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The Epidemic of Violence Against Transgender Americans

When you think about Pride Month, what comes to mind? Rainbow boas, concerts, and parades? All of these are familiar parts of celebrating the lesbian, gay, bisexual, transgender and queer (LGBTQ) community. However, it is also vital to remember the roots of Pride Month: activism and awareness. This week, we are highlight an issue that is often overlooked: the extraordinary levels of physical and sexual violence that transgender people face in the United States.

To start, some definitions may be helpful. Transgender is a term used to describe those who do not identify or exclusively identify with their sex identified at birth. The term does not indicate gender expression, sexual orientation, hormonal makeup, physical anatomy, or how a person is perceived in daily life. Cisgender is a term used to describe those who exclusively identify with their sex assigned at birth. The term does not indicate gender expression, sexual orientation, hormonal makeup, physical anatomy, or how a person is perceived in daily life.

Across the country, transgender men and women experience violence at an exceptionally high rate. More than 1 in 4 transgender people has experienced a bias-driven assault. Transgender people are more likely to experience violence from government authorities, including law enforcement. According to a report from the National Coalition of Anti-Violence Programs (NCAVP), transgender people are 7 times more likely to experience physical violence when interacting with the police, as compared to cisgender people. Transgender women are 1.8 times more likely to experience sexual violence than cisgender people, and then to face police violence, discrimination, harassment, threats and intimidation.

So far in 2018, 13 transgender people, primarily women, have been murdered. Many of those killed were women of color, and were brutally murdered in hate crimes against transgender people. In 2017, 27 transgender people were killed in the United States. 22 of the victims were women of color. According to the NCAVP, in 2013, the majority of victims of hate violence homicides were transgender women (72%). 67% of these victims were trans women of color.

We know that transgender people experience exceptionally high rates of violence, particularly when compared to cisgender people. But what drives this violence — and how can we change it? While pinpointing an exact cause can be difficult, it likely stems from the severe discrimination, stigma and lack of legal protection that transgender people in the United States face.

The lack of legal protection is a major factor in anti-transgender violence. Unlike many other groups, transgender people are not protected in most states’ non-discrimination laws. In some states, laws have been enacted that bar transgender people from public bathrooms that correspond with their gender identity. Without legal protection, it may be difficult to obtain identity documents, complete an education, hold a job, or even obtain appropriate healthcare.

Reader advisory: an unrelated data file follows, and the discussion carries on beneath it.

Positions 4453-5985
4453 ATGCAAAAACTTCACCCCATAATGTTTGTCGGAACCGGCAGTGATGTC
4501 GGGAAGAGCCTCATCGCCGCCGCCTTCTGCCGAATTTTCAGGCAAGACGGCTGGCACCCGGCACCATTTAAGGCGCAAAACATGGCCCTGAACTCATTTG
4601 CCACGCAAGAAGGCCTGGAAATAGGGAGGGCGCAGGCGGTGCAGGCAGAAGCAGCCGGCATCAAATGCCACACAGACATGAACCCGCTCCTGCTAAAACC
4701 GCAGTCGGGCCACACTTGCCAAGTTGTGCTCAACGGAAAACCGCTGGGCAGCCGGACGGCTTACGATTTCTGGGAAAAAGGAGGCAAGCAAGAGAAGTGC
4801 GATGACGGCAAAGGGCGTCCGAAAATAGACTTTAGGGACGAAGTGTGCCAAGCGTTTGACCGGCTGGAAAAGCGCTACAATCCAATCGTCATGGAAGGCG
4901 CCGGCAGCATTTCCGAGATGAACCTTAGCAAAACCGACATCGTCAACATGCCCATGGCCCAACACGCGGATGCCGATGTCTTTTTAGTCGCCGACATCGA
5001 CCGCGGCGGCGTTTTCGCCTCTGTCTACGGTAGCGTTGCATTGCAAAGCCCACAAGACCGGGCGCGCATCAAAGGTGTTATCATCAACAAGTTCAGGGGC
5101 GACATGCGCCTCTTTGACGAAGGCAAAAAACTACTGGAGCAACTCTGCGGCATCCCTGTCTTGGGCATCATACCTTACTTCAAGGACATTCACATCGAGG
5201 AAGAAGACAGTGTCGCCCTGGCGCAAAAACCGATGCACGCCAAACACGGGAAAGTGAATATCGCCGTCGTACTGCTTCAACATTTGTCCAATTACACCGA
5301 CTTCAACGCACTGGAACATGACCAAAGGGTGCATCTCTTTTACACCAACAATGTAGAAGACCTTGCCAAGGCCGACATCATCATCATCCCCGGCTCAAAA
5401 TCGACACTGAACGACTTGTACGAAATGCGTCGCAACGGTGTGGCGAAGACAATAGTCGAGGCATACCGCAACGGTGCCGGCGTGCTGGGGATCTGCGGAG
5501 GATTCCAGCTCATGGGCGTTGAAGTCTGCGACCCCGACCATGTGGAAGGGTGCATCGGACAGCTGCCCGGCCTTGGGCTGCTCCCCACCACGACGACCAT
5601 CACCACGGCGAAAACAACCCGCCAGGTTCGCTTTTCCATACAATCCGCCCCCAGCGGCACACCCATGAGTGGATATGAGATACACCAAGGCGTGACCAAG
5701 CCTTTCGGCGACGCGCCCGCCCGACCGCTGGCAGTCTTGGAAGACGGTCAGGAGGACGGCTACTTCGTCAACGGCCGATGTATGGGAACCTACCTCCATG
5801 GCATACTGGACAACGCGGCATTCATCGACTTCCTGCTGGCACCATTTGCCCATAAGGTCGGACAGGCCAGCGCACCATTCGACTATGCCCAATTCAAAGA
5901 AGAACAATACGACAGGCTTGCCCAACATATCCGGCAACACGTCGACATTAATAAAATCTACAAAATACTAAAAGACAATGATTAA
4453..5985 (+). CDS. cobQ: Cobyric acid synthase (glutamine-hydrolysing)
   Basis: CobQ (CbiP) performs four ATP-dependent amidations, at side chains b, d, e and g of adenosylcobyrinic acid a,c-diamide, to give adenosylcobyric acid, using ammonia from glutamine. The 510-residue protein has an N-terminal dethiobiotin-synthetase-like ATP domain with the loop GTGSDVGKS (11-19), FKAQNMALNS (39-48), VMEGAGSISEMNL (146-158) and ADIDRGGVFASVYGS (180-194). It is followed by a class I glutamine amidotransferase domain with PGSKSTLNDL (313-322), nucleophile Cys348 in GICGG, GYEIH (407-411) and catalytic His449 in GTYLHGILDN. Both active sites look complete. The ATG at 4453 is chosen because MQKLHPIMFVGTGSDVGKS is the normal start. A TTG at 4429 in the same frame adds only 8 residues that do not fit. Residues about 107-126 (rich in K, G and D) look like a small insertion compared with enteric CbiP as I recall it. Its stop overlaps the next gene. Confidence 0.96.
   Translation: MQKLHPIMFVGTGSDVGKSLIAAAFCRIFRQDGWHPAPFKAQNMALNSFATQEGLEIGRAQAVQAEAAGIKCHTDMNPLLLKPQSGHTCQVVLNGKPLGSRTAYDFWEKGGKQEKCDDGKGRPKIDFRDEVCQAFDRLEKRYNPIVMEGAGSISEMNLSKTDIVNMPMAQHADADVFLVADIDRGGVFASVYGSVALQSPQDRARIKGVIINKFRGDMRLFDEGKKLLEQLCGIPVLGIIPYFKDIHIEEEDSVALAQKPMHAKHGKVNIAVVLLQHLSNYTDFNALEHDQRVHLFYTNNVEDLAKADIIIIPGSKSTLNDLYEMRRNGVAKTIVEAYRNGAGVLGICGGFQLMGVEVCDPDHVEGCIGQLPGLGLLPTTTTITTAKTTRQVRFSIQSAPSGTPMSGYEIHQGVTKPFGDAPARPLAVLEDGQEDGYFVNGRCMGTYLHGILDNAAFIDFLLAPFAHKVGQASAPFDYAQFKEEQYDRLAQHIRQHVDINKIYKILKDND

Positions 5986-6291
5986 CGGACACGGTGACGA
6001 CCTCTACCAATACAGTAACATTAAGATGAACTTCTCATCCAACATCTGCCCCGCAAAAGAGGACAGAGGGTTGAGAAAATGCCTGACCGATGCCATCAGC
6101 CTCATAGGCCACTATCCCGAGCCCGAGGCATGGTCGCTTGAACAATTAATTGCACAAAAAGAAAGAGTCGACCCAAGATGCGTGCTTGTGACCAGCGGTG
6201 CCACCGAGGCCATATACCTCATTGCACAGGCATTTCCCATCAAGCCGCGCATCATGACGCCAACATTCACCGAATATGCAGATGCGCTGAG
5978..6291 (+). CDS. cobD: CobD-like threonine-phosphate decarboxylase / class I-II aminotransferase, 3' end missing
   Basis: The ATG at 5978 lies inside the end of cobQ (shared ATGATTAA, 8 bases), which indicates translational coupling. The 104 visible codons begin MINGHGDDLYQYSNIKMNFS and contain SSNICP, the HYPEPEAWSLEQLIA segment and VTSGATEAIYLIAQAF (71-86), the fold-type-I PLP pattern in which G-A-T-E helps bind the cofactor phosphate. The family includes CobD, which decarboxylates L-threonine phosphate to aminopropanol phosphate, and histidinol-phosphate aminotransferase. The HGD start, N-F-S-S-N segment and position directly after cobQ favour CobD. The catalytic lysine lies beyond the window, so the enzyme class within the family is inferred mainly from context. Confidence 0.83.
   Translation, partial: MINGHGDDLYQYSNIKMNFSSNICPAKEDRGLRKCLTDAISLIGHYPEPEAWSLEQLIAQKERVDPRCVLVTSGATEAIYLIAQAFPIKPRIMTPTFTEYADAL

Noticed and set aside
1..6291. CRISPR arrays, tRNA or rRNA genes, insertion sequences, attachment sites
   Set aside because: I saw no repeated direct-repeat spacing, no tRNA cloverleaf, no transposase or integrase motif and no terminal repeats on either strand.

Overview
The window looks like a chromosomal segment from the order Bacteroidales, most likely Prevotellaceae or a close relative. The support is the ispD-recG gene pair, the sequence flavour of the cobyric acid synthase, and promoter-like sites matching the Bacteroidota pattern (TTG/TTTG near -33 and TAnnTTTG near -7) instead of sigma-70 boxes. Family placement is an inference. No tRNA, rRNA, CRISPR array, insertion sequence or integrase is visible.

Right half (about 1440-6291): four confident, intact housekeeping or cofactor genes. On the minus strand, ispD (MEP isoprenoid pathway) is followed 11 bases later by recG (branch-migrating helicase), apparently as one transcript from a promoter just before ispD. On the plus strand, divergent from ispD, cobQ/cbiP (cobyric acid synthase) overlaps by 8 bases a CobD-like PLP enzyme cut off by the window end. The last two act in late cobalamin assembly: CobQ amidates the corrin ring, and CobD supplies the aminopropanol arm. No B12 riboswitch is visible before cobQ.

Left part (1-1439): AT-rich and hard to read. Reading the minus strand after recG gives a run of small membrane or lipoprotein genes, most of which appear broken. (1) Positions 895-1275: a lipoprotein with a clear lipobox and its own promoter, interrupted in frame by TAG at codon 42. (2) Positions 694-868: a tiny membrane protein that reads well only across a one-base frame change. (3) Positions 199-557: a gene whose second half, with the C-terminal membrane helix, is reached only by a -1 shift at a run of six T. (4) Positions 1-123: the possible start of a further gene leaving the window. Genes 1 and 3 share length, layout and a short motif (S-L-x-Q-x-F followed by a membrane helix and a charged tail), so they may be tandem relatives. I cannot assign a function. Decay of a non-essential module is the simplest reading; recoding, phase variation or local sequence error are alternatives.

It also can have an impact on the ability to report crimes and seek help from the police. According to the National Transgender Discrimination Survey, 22% of transgender people who had interacted with police reported bias-based harassment from police, with transgender people of color reporting higher rates. 20% stated that they were denied equal services by the police, while 6% said that they were physically assaulted and 2% reported sexual assault by the police. Almost half of the transgender people surveyed said that they were uncomfortable going to the police for help.

Much of this goes back to the stigma that is still prevalent in our society. While gay, lesbian and bisexual people have achieved more acceptance in the United States, transgender people are often targeted for harassment based on false, outdated views. Prejudice against transgender people often combines with homophobia and at times, racism, to lead to violence and abuse.

What can we do about the epidemic of violence against transgender people in the United States? We can start by raising awareness about this issue— and on acceptance of transgender people. Erasing the stigma is crucial to ending the violence, and is necessary to achieving true equality for all. So challenge friends, family, and coworkers who make transphobic jokes or comments, and make sure that trans friends and family know that they are welcome. You can also advocate for legal protections, such as non-discrimination laws that include sexual identity. By taking these steps, we can work to make our society safer for everyone.

At Blackburn Center, we offer services to ALL victims of violence, including transgender people. Contact us anytime at 1-888-832-2272 or 724-836-1122 to speak to someone today.

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